At the end of this week, citizens of Somalia will lose one of their biggest sources of money. That is when a U.S. bank cuts off cash transfers to the war-torn and famine-stricken country. Somalis in Nairobi say the move - intended to stop funding for Somali militants - will hurt ordinary people instead.
Nairobi's Eastleigh neighborhood is a center of commerce for Kenya's sizable Somali community.
Nicknamed “Little Mogadishu,” the streets are crowded with handcarts pulling cooking oil, men selling suit jackets and undershirts, and street vendors hawking a leafy narcotic known as khat.
The invisible force energizing much of this trade is a unique money transaction network, which allows the Somali diaspora to send money to family members and business partners back home.
But the so-called hawala network is about to lose a major lifeline, when a U.S. bank cuts off one of the only transfer services for Somalis in the United States.
Omar Haji, originally from Mogadishu, now lives in Eastleigh, and receives financial support from his family in the U.S. state of Minnesota.
He said that most people will see this action by the banks as an attack on Somali people rather than against al-Shabab.
He added that support for the militant group could actually grow, and businesses that typically receive money from abroad may turn to the relatively wealthy al-Shabab for financing.
The al-Qaida linked group has waged war against the country's central government for years, and has funded itself by taxing citizens in areas under its control.
Somalia's Transitional Federal Government has had some limited success driving the militants out of the capital Mogadishu in recent months. But Hassan Said Samantar, a minister of Galmudug State in central Somalia, said cutting off remittance flows could further destabilize the country.
“I find this move really very unfortunate for the Somali population at a time. Particularly at a time when Somalia is going forward with the roadmap and the security situation is improving and so on. Whenever Somalia is going forward it seems there are forces that push it back,” said Samantar.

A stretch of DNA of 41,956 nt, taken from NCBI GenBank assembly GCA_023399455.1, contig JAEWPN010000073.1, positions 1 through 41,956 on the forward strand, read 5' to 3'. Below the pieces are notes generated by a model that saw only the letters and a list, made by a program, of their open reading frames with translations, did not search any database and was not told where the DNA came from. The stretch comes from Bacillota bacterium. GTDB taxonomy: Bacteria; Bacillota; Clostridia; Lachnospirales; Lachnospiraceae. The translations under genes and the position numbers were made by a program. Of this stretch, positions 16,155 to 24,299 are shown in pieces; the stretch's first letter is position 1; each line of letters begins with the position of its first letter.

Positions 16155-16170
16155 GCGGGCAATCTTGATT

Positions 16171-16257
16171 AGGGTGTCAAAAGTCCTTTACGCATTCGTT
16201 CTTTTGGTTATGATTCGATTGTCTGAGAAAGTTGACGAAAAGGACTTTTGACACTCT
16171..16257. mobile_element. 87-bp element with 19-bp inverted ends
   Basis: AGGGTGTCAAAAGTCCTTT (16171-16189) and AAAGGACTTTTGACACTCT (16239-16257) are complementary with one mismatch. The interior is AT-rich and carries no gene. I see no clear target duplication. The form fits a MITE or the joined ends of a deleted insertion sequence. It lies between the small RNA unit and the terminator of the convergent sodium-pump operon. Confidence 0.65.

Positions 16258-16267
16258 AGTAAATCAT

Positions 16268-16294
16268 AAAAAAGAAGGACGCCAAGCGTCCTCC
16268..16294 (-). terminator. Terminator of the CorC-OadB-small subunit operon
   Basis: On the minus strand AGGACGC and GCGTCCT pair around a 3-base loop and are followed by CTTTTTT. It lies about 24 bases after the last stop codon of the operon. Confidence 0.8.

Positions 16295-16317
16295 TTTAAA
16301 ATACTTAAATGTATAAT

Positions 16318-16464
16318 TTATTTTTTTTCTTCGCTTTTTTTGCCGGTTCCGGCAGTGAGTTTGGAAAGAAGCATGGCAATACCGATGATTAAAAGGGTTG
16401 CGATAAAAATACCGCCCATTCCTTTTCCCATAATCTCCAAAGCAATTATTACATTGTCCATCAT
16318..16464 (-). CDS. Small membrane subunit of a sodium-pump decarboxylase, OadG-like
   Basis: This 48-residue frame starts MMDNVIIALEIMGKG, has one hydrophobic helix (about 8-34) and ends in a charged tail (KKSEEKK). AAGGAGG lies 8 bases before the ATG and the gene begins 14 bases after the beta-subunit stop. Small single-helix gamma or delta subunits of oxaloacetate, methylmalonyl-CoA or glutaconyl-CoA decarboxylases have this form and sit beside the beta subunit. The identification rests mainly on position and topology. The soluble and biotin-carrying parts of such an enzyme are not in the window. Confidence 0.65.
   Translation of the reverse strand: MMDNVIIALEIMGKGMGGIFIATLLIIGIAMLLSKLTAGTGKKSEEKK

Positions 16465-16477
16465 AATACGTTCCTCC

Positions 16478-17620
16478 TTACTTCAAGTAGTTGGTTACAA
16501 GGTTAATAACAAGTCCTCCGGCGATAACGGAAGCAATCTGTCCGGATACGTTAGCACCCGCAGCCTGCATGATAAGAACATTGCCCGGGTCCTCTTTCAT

The United States says Somali money transfer services handle up to $1.6 billion every year. And the international development agency Oxfam says about $100 million is sent directly from the United States.
Mohamed Ali Mohamud is a former Somali presidential candidate from Puntland. He now runs a borehole drilling company that operates in Somalia. He said the bigger money-wiring services have a very scant presence in Somalia and do not operate in al-Shabab controlled areas, leaving very few alternatives for cash transfers.
“Western Union or Moneygram, or whatever, they don't venture to go that area where those guys are controlling. But these Somali remittance [companies], they are taking risks. They make agreements with the local people there, for their safety, and then they make the remittances, immediately, without delay,” said Mohamud.
In addition, Western Union can charge a fee of up to 20 percent, while the hawala merchants charge between two and five percent.
Eastleigh businessman Mohamed Jamaa sells electronics, milk, biscuits and other small items that he imports from Somalia.
He said if the money is cut off at the source of the supply chain, it will immediately affect his business, and his ability to support his four sons who live at a refugee camp.
Jamaa said he gives the boys money to keep them occupied, but that if he can no longer support them, they may have no choice but to go back to Somalia and join al-Shabab.
The U.S. firm, Sunrise Community Banks, decided to shut down the money transfer service for fear it would be in violation of a U.S. counter-terrorism law if the money ended up in the wrong hands.
Somalia's Prime Minister Abdiweli Mohamed Ali is urging the U.S. government to step in to help find another solution.